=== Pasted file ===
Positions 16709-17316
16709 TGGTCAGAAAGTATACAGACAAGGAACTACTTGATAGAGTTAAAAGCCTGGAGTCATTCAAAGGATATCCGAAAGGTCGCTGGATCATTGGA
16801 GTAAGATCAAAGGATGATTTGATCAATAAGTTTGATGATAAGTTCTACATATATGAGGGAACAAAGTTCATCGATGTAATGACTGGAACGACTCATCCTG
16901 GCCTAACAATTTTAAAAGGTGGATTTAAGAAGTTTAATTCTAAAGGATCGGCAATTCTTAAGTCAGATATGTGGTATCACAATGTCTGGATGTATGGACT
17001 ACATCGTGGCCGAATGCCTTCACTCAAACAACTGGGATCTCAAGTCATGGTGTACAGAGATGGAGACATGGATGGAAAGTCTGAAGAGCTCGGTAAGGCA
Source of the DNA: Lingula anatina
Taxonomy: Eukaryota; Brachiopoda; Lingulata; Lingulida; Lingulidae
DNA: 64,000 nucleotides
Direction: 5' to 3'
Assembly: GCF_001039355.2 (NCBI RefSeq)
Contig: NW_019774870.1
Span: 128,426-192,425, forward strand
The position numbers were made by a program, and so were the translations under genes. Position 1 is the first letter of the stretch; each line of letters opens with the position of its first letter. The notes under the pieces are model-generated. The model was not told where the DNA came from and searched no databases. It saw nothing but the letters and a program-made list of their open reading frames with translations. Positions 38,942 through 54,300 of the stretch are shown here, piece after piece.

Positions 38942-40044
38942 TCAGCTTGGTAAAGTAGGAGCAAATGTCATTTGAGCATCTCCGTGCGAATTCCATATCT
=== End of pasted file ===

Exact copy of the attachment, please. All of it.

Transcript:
Positions 16709-17316
16709 TGGTCAGAAAGTATACAGACAAGGAACTACTTGATAGAGTTAAAAGCCTGGAGTCATTCAAAGGATATCCGAAAGGTCGCTGGATCATTGGA
16801 GTAAGATCAAAGGATGATTTGATCAATAAGTTTGATGATAAGTTCTACATATATGAGGGAACAAAGTTCATCGATGTAATGACTGGAACGACTCATCCTG
16901 GCCTAACAATTTTAAAAGGTGGATTTAAGAAGTTTAATTCTAAAGGATCGGCAATTCTTAAGTCAGATATGTGGTATCACAATGTCTGGATGTATGGACT
17001 ACATCGTGGCCGAATGCCTTCACTCAAACAACTGGGATCTCAAGTCATGGTGTACAGAGATGGAGACATGGATGGAAAGTCTGAAGAGCTCGGTAAGGCA
Source of the DNA: Lingula anatina
Taxonomy: Eukaryota; Brachiopoda; Lingulata; Lingulida; Lingulidae
DNA: 64,000 nucleotides
Direction: 5' to 3'
Assembly: GCF_001039355.2 (NCBI RefSeq)
Contig: NW_019774870.1
Span: 128,426-192,425, forward strand
The position numbers were made by a program, and so were the translations under genes. Position 1 is the first letter of the stretch; each line of letters opens with the position of its first letter. The notes under the pieces are model-generated. The model was not told where the DNA came from and searched no databases. It saw nothing but the letters and a program-made list of their open reading frames with translations. Positions 38,942 through 54,300 of the stretch are shown here, piece after piece.

Positions 38942-40044
38942 TCAGCTTGGTAAAGTAGGAGCAAATGTCATTTGAGCATCTCCGTGCGAATTCCATATCT